• Join a church group or lead a church group. Nothing strengthens your faith like being accountable to and for others.

Don’t worry about messing up or appearing silly. Peter sure didn’t, and God is good at covering faults.

So go ahead. Dive all-in. 

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Girl hiding under comforter

When the World Wants You to Worry

Two mass shootings thirteen hours apart – this past weekend’s news headlines instills fear into the hearts of all of us.

Woman under comforter: Photo by Tirachard Kumtanom from Pexels

Circumstances like El Paso and Dayton have become all too frequent. My heart breaks for those killed and injured community, and my prayers go out for their families and communities. Worrying about what is happening to this world and where things are headed makes me want to squeeze my eyes shut, crawl back under the covers, and stay there. However, I peel back the covers, and not only face each day but do so with joy and hope.

In May, my phone rang as I pulled up in front of my son’s elementary school. It was a robocall from the town. My car automatically puts my calls on speaker as a driving precaution. My son and his cousin listened in the back seat to the broadcast announcement that a possible threat had been made upon the Ashland High School and there would be a heavy police presence at all the town schools. The drop off teacher peered at me through the window and cars lined up behind me. I had only a moment to decide whether to throw the car back in drive and peel away or open the car door and let my baby out when I could tell he had fear in his eyes and a million questions for me.

I held up a one-moment finger to the drop-off teacher and prayed Isaiah 54:17over my son and nephew that no weapon turned against them would succeed. I put on my brave face and opened the car door. I told them I loved them like I do every day but added, “God has got this, and He’s got you.”

Baby birds in nest

It’s hard to relinquish those that you love. I have to remind myself, that even though these precious boys are for a time in my care, they are God’s children. His love for them is greater than my own. Even if I want to protect them from every hurtful and hateful thing out there, it is God’s will, not mine. He has big plans for them, and it doesn’t entail keeping them locked away for safekeeping. As hard as it is, I have to let go and let God, and not only that, the Bible says I have to do it without worry.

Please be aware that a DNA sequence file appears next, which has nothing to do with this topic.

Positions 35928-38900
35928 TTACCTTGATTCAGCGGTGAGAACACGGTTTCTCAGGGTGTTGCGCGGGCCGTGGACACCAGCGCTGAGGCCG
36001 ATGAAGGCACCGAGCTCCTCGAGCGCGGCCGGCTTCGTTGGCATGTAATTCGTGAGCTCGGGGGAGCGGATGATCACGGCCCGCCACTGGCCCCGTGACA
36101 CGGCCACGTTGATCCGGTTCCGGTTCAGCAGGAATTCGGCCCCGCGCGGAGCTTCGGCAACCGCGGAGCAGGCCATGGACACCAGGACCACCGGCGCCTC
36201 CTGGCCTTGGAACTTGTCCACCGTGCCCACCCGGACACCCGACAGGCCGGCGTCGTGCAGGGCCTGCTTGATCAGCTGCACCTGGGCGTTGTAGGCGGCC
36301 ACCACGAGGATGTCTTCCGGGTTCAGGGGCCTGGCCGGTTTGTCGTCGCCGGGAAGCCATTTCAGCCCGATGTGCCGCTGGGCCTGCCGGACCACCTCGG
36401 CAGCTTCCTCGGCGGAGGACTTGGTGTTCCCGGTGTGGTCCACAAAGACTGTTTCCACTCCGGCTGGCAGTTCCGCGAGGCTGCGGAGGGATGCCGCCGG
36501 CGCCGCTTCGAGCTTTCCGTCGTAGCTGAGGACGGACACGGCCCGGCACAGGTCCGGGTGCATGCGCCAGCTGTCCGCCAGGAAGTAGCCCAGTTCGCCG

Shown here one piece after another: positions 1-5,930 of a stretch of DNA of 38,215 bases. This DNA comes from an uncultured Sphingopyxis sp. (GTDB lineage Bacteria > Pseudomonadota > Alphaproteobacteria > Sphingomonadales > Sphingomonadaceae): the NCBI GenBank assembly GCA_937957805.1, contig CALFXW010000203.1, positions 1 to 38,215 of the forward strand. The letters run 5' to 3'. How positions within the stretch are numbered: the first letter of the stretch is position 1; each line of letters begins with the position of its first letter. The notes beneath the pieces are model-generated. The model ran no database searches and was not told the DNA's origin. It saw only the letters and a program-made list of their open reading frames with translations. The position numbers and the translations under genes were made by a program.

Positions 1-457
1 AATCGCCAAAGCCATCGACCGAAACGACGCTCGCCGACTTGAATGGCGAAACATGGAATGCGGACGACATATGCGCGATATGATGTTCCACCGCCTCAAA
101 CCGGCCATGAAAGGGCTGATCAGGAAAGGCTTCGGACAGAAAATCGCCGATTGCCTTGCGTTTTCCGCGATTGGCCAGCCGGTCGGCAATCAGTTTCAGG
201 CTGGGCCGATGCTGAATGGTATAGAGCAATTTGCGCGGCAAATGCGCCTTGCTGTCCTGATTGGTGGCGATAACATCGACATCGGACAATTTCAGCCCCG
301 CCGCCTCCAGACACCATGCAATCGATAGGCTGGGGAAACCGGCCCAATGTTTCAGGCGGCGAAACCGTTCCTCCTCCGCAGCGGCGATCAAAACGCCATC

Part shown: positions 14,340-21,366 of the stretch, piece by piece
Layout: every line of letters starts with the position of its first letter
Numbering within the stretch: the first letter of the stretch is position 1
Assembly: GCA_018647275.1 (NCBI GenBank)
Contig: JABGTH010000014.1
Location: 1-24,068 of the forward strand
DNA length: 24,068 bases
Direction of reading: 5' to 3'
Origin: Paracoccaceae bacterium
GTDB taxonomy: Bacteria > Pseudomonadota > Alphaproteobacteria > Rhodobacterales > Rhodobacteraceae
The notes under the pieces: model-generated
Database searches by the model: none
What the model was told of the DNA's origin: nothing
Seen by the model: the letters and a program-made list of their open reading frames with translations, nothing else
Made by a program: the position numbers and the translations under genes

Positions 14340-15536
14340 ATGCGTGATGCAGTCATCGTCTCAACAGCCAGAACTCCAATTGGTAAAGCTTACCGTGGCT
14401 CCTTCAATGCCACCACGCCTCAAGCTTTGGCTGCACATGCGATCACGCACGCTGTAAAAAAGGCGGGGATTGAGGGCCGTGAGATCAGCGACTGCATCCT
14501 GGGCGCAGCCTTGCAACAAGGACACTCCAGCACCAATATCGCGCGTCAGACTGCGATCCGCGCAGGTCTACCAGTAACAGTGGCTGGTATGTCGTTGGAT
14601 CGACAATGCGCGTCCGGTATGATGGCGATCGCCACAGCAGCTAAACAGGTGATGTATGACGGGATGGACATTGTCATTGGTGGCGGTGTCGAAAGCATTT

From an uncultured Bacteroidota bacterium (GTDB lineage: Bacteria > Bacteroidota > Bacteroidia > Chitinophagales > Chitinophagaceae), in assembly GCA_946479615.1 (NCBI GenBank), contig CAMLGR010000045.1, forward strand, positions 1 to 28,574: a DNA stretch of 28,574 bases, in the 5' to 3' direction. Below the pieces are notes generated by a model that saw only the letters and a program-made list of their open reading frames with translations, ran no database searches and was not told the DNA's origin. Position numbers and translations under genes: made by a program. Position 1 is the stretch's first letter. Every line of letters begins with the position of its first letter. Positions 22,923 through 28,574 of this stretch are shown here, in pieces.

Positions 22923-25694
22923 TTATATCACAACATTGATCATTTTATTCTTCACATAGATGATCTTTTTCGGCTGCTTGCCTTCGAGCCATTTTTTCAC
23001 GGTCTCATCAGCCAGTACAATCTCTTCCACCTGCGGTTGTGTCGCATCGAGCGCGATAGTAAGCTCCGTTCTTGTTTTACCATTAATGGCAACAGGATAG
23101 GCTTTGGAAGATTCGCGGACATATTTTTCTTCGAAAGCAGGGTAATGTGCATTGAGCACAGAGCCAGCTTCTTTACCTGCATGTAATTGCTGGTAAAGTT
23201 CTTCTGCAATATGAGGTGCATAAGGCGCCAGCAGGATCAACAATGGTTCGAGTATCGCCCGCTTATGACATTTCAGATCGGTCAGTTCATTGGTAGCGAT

Don’t worry; be praying. – Philippians 4:6 says it straight out, “Don’t worry about anything; instead, pray about everything. Tell God what you need, and thank him for all he has done.” In order to allow my boys to become young men, I’ve had to stay put and let them venture from the nest, but not without prayer cover. My role has changed from Mommy guardian angel when they were little to a prayer warrior.

Don’t be a joint worrier. I will sometimes pray as if expressing my concerns is going to evoke God to worry also, enough to take action and save the day. Praying like this isn’t honoring God. It’s trying to control God.  1 Peter 5:7states, “Cast all your anxiety on him because he cares for you.” Cast means to throw. Not throw like a game of catch where you wait for it to be thrown back. It means to relinquish it, surrender it to God completely.

Let tomorrow worry about itself. Don’t exhaust yourself worrying over what the world is becoming, if layoffs are coming, or about your son or daughter leaving to get their driver’s license, for college, or the military. Worrying about tomorrow today only causes you to worry twice and leaves you exhausted. Matthew 6:34 says, “Therefore do not worry about tomorrow, for tomorrow will worry about itself. Each day has enough trouble of its own.”

Worry is good for one thing only: to help us recognize an area of our life that we need to surrender.

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Hands holding question and answer balls

For When You Don’t Have the Answers, and for When You Do.

Hands holding question and answer ballss

Ever try to assemble a trampoline? If you ever get the chance… well, don’t. It is not a fun experience. We purchased our trampoline through Amazon. They claimed to have a company who would come out and assemble it for us for a small fee. The problem is the company never came. After rescheduling multiple times and our boys staring at the unopened box promising hours of fun and jumping, we decided we’d assemble it ourselves. It even came with a how-to-video. How bad could it be? We’re fairly intelligent people. My husband can read building plans. We should be able to follow seven pages of instructions.

By midafternoon, springs rocketed into the air nearly missing us. We had the instruction video playing on repeat. By nightfall, each of us sported bruises, blisters, and dripped with sweat. It was a miracle we got the thing assembled. As I lay exhausted on the couch, I decided some things I was never meant to understand. The group, Go Fish (their tag line is music for kids that won’t drive parents crazy), has a song called, Planes, Phones, and Microwaves. They sing about the mysteries we don’t understand, but that we should thank God for the people who can – Amen to that.

Boys on trampoline

Often, we think we deserve an explanation. God, why did I not get the promotion? I thought it was your will? Why can’t we have children of our own? Why would I have cancer? Sometimes, our intellectualism gets in the way. We think we can figure everything out on our own. We are okay using phones, computers, and the internet without fully understanding how they work, but when it comes to God, we demand answers before we can believe – before we can trust.

Here’s the thing: we’re not meant to have the answers.